The Department of Nursing and Allied Health will begin offering nurse educator graduate classes this fall.
"It is critical for us to sustain a qualified workforce within the profession of nursing to meet society and our nations health care need," said Dr. Carolyn Brose, MSN program director.
A new study shows nearly 80,000 qualified nurse candidates were turned away from graduate programs because there simply weren't enough nurse educators.
Because of this, nursing schools are struggling to meet the demand which is also causing a nurse shortage.
Brose says there is simply not enough students interested in nurse education.
"We are in a region that is very difficult to recruit qualified nurse faculty," she said. "The need for qualified nurse educators is not just in the academic environment, it's also on the practice and the service side."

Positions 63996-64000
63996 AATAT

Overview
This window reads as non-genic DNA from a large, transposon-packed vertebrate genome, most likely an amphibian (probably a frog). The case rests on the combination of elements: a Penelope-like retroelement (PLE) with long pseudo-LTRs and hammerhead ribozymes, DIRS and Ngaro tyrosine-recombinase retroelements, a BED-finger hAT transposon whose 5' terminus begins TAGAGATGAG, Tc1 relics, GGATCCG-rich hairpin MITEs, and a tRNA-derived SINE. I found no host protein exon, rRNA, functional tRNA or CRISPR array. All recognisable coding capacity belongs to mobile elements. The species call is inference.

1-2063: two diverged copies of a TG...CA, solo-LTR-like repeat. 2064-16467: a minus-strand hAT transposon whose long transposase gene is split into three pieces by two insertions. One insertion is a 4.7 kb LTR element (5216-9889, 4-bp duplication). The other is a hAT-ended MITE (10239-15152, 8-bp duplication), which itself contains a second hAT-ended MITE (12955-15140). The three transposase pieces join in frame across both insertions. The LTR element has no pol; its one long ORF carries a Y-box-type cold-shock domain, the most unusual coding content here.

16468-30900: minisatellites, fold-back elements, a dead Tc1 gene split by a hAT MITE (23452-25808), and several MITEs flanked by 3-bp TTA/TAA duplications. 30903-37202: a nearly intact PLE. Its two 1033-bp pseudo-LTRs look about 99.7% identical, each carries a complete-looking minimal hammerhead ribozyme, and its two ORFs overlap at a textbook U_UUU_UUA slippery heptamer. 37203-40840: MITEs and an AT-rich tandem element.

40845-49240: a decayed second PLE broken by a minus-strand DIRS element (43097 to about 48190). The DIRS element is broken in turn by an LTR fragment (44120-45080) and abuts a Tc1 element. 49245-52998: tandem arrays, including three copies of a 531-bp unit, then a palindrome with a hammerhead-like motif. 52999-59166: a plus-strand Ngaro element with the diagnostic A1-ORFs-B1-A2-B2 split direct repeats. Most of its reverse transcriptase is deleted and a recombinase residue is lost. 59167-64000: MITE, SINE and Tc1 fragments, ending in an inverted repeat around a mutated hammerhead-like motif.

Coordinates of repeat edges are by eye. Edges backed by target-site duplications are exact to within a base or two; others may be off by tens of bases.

Kristie Dittemore with Heartland is also a recent graduate of the leadership program at Missouri Western.
With more than 20 years of nursing experience, she says the program is needed.
"Their program emphasizes not only education but leadership as well and it doesn't matter what level you're working at if it's clinical, non clinical, bedside, in the office, that leadership is needed in health care today," said Dittemore.
They're hoping the leadership class will also change the way people view nursing.
"Many people have such a very narrow vision of what nursing is and they see individuals in a white uniform with a cap in a hospital, that's not who we are," said Brose.
For more information, contact the Department of Nursing and Allied Health at (816) 271-4415.
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